There is such an urge for me, for us, to capture our treasured moments and people and things, to stash them away in photographs, poems, even radio commentaries. And that’s all good. Better though, perhaps is the simple act of seeing the grasshopper, or pumpkin blossom or centuries-old tree. Seeing and saying a silent thanks…even if kneeling is no longer in our skill set.
 

Program: 

 

Magnetic North: Am I Ready For This?

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Welcome back to Magnetic North where wildflower colors shift rapidly now from the predominant yellows and whites and oranges to the royal hues which announce the coming of.....are you ready for this?....WINTER!

I search my meadow for the lush waves of daisies, buttercups and birdsfoot trefoil blooming so profusely this wet, wet summer. They are still there, but fewer and fewer by the day. Only the perennially late-to-the party goldenrod lift their gaudy heads in steadily growing numbers as we slide into autumn.

In fact, as far as the wildflowers go, the purple reign starts now. That’s r-e-i-g-n, as in all powerful. I see many purples in the Joe Pye weed, fireweed, bull and canada thistle, and wild aster ringing the meadow and invading my tiny garden patch. These newbies to summer 2014 paint the highway shoulders around the big lake as well as on all our roads less traveled. Their arrival on the scene is, depending on one’s experience during the winter of 13/14, either ominous or thrilling.

I lean toward the thrilling but many a hardy resident has good reason to welcome these signs of seasonal change with as much cheer as an infestation of bedbugs.

In fact, a fair number of souls opted to “git while the gittin’s good” and put their homes up for sale this summer. Winter takes a toll on all of us. And last winter, even folks who live to be outside in cold weather to ski or ice fish found it nearly impossible to do any of that with the triple whammy of wind, snow and brutal cold gripping our region from mid-December through March. Oh, I know April was no picnic either, but we could see the proverbial light at the end of the tunnel - summer!

Sadly, that light proved to be more of a train. A tanker car filled with water. Rain, rain and more rain gave us those lush stands of wildflowers. But it also took away a big chunk of planting season from area crop gardeners.  With one of the county CSAs (that’s community supported agriculture) on an acre of my land, I feel the pain of my hardworking friends working that soggy plot, only to watch plants fail to thrive when nighttime temperatures stayed low. Surrounded as that acre is with bumper crops of wild roses, thimbleberries and such, it seems that our Mother Nature is in her Mommy Dearest mode still.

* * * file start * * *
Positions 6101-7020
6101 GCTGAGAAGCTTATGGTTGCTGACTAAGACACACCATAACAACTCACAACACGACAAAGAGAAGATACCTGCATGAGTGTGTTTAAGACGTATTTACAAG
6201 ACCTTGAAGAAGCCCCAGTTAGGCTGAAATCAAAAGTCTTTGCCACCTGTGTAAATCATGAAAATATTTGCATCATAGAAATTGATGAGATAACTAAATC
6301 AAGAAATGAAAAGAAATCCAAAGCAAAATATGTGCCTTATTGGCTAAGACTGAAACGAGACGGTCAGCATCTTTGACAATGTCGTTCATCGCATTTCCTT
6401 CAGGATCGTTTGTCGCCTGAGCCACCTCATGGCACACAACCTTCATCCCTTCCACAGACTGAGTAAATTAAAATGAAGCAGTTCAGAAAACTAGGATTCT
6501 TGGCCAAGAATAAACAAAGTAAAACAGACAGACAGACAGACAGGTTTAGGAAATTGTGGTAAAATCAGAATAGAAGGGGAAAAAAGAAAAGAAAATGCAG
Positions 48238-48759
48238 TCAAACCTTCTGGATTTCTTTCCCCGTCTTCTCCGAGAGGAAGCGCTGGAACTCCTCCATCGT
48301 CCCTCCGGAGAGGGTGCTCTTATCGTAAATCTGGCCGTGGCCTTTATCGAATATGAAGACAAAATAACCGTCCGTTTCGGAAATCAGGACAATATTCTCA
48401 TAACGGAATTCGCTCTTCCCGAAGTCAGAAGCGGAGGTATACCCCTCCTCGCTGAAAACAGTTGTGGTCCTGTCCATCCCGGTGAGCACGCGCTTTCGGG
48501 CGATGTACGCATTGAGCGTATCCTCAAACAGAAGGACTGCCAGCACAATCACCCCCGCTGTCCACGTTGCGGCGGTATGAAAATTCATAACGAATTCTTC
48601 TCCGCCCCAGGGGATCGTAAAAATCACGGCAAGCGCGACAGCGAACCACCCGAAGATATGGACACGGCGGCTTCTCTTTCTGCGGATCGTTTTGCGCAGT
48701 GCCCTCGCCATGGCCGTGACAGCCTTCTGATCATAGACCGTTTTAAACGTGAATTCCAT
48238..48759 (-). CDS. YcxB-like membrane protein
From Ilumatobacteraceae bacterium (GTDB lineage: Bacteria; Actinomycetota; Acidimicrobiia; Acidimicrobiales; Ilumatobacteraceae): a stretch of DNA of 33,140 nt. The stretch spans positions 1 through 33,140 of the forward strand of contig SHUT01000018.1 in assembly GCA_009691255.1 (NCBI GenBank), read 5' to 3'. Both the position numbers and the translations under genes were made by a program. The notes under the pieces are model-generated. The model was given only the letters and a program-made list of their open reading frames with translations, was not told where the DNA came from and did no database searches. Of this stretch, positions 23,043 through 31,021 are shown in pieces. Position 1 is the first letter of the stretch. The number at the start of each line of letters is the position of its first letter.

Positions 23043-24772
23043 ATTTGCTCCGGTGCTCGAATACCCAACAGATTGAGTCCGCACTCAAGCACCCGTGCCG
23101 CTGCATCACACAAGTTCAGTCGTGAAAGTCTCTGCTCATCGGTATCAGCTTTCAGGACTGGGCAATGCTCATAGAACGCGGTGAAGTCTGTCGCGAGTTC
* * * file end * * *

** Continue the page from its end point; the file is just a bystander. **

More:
I am not one of those “if life gives you lemons, make lemonade” saps. Still, I do plan to collect as many wild raspberries, thimbleberries and rose hips as I can this season. As soon as the mosquito population dwindles a titch. The guinea hens I brought in last June have de-ticked the place. And now the dragonflies are doing their 24/7 feeding-on-the-wing thing directed at mosquitoes. 

My berry picking is not so much for me as for my grandchildren. Jackson and Jane and their mother, Gretchen, my one and only child, just left for their home in L.A. with nary a single berry in their possession. Just a bit too early in this cool, wet summer. But I promised them that I would come bearing berry jam and rose hip tea on my next trip out. Which, if I had my way would be tomorrow, I miss them so dreadfully.

As do most folks hereabouts, I do not divulge my berry patch location, except to family. So Jackson and Jane had better keep their little traps shut. Oh, you don’t think word about a boffo berry patch could travel from L.A. to someone here? You obviously have not lived in Cook County for long. 

I, on the other hand, am happily entering my 25th year in these parts. That’s longer than I have lived anywhere. And I like the feeling. From the first day of owning land here, I felt at peace. That was a surprise. Paul and I were just looking for a nice place on the shore and ended up several miles uphill from the big lake on an old farmstead. But as I made my first trip into Joynes Ben Franklin, the first of literally hundreds of such trips, I turned and looked up and down the Grand Marais main drag, then out into the harbor and voila! Peace. A strange sensation to me at that time in my life. But one I recognized instantly.